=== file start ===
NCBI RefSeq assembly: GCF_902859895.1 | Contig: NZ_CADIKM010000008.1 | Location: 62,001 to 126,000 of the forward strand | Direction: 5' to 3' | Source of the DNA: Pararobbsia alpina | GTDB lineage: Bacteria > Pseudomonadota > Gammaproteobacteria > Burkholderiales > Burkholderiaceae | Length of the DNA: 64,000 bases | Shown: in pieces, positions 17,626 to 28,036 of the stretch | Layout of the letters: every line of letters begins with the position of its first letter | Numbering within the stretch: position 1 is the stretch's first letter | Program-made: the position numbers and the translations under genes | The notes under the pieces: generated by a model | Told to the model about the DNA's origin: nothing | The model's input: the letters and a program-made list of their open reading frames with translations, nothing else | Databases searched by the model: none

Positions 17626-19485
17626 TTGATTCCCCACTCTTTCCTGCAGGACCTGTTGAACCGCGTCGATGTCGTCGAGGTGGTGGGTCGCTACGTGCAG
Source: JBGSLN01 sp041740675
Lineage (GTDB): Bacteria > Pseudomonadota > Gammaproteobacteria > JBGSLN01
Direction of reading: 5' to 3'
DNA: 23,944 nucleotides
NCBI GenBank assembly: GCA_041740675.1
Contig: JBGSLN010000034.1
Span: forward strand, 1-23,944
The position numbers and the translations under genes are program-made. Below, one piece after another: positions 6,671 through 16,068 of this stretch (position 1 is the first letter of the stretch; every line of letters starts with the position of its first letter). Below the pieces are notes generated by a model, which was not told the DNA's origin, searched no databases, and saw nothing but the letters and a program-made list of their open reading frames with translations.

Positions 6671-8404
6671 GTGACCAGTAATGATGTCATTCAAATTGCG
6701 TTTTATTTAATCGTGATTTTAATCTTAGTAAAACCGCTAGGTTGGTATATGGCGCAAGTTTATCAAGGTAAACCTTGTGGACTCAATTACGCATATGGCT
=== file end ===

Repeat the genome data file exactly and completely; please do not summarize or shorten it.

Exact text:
NCBI RefSeq assembly: GCF_902859895.1 | Contig: NZ_CADIKM010000008.1 | Location: 62,001 to 126,000 of the forward strand | Direction: 5' to 3' | Source of the DNA: Pararobbsia alpina | GTDB lineage: Bacteria > Pseudomonadota > Gammaproteobacteria > Burkholderiales > Burkholderiaceae | Length of the DNA: 64,000 bases | Shown: in pieces, positions 17,626 to 28,036 of the stretch | Layout of the letters: every line of letters begins with the position of its first letter | Numbering within the stretch: position 1 is the stretch's first letter | Program-made: the position numbers and the translations under genes | The notes under the pieces: generated by a model | Told to the model about the DNA's origin: nothing | The model's input: the letters and a program-made list of their open reading frames with translations, nothing else | Databases searched by the model: none

Positions 17626-19485
17626 TTGATTCCCCACTCTTTCCTGCAGGACCTGTTGAACCGCGTCGATGTCGTCGAGGTGGTGGGTCGCTACGTGCAG
Source: JBGSLN01 sp041740675
Lineage (GTDB): Bacteria > Pseudomonadota > Gammaproteobacteria > JBGSLN01
Direction of reading: 5' to 3'
DNA: 23,944 nucleotides
NCBI GenBank assembly: GCA_041740675.1
Contig: JBGSLN010000034.1
Span: forward strand, 1-23,944
The position numbers and the translations under genes are program-made. Below, one piece after another: positions 6,671 through 16,068 of this stretch (position 1 is the first letter of the stretch; every line of letters starts with the position of its first letter). Below the pieces are notes generated by a model, which was not told the DNA's origin, searched no databases, and saw nothing but the letters and a program-made list of their open reading frames with translations.

Positions 6671-8404
6671 GTGACCAGTAATGATGTCATTCAAATTGCG
6701 TTTTATTTAATCGTGATTTTAATCTTAGTAAAACCGCTAGGTTGGTATATGGCGCAAGTTTATCAAGGTAAACCTTGTGGACTCAATTACGCATATGGCT